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Memoirs of an Addicted Brain: A Neuroscientist Examines his Former Life on Drugs Paperback – International Edition, October 2, 2012

4.4 out of 5 stars 74 customer reviews

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Editorial Reviews

Review

Praise for Memoirs of an Addicted Brain
"An engrossing swirl of personal history, themes of loss and triumph, deftly rendered brain science, and clear thinking on the dilemma of addiction. Illuminating even to experts, accessibly written for all."
—Gabor Maté M.D., author of In The Realm of Hungry Ghosts

About the Author

DR. MARC LEWIS is a developmental neuroscientist and Professor of Human Development and Applied Psychology at the University of Toronto, where he has taught and conducted research since 1989. The author of over 35 journal publications in neuroscience and developmental psychology, he is at the forefront of knowledge of the emotional brain and the neural foundations of personality development. Dr. Lewis co-edited Emotion, Development, and Self-Organization: Dynamic Systems Approaches to Emotional Development (Cambridge University Press, 2000) and co-authored with his wife Isabela Granic Bed Timing (HarperCollins, 2009) which applies developmental theory to help parents get their young children to sleep through the night.
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Product Details

  • Paperback: 320 pages
  • Publisher: Anchor Canada (October 2, 2012)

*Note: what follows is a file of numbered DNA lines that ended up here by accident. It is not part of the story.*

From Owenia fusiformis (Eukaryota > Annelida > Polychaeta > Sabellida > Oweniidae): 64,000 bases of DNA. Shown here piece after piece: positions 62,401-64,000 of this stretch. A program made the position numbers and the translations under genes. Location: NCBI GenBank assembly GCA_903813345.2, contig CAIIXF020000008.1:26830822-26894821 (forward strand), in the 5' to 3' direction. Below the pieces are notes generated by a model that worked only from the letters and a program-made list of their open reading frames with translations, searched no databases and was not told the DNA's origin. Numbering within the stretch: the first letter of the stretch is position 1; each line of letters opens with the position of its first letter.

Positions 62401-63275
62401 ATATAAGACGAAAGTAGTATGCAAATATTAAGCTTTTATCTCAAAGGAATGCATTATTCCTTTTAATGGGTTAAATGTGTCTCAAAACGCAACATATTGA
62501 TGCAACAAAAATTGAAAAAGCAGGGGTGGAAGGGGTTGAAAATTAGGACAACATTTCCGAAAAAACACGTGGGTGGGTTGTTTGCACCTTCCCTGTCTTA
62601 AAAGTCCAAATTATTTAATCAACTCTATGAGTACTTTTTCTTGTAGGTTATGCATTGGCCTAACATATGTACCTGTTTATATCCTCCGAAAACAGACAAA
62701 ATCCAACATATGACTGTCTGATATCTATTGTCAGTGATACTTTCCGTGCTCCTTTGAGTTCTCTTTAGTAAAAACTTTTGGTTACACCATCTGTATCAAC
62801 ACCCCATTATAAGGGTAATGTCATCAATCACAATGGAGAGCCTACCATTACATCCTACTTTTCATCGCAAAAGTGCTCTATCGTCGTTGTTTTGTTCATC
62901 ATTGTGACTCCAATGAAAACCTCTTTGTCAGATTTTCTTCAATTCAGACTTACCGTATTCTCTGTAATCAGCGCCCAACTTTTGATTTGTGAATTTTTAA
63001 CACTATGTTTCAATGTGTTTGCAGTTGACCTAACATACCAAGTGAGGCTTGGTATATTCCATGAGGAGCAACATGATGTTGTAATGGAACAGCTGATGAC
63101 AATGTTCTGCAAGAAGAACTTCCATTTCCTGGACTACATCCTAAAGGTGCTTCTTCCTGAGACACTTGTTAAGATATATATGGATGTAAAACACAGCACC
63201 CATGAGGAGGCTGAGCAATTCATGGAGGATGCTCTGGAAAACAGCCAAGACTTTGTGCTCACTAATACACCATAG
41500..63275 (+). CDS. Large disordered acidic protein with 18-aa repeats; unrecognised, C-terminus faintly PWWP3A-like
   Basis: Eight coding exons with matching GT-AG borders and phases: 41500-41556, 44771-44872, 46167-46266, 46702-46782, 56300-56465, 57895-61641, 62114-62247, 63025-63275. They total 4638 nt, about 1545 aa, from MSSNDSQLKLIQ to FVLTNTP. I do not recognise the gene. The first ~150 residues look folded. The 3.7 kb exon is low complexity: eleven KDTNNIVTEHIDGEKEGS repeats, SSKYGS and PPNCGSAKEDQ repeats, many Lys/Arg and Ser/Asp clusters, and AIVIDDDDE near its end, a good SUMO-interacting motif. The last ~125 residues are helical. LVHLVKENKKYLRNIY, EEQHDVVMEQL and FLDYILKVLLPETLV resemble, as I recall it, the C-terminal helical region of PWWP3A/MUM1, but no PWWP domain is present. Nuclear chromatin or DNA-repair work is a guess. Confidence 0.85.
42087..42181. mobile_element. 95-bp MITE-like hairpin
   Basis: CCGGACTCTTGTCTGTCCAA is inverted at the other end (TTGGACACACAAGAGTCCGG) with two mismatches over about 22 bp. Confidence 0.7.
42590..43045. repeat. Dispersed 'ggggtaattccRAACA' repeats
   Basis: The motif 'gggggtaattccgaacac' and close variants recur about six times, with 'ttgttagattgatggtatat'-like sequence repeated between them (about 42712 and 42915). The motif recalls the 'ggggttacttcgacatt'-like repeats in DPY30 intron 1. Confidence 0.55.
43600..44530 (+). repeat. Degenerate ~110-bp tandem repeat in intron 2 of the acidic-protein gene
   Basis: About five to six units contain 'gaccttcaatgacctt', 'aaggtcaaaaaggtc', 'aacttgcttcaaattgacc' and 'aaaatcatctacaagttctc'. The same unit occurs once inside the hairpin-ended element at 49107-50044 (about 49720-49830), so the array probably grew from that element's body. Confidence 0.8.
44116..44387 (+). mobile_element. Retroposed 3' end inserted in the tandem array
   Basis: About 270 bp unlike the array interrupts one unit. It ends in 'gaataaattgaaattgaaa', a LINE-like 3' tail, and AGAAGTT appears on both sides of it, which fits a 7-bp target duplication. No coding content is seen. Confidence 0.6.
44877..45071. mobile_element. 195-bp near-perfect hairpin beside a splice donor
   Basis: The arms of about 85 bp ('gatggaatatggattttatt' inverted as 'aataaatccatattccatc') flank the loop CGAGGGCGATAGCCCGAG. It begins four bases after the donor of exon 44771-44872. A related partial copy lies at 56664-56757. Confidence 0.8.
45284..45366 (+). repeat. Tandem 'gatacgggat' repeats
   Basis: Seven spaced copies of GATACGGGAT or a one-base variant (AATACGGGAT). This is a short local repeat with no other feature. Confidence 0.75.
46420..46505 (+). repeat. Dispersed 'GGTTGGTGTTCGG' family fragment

• Language: English
  • ISBN-10: 0385669275
  • ISBN-13: 978-0385669276
  • Product Dimensions: 5.5 x 0.9 x 8.2 inches
  • Shipping Weight: 11.2 ounces
  • Average Customer Review: 4.4 out of 5 stars  See all reviews (74 customer reviews)
  • Amazon Best Sellers Rank: #8,221,425 in Books (See Top 100 in Books)

Customer Reviews

Top Customer Reviews

Format: Kindle Edition
Ive been a heroin addict for the last 18 years and have read just about every book about dope out there. While other books may better portray the visceral effect of addiction this book examines the complete process and the mental / physical circuitry that evolves into that monkey riding your back.

Although i'm a junkie I don't consider myself an idiot, nor a weak willed person. I've completed my masters, been employed with the same company for over 12 years, pay my bills, never drink and don't touch any other drugs...yet when it comes to quiting heroin my actions completely perplex even myself. This book has gone a long way toward helping me understand why I act as I do, and has opened up a new vocabulary with which to engage my therapist as a means to describe the process which leads to relapse.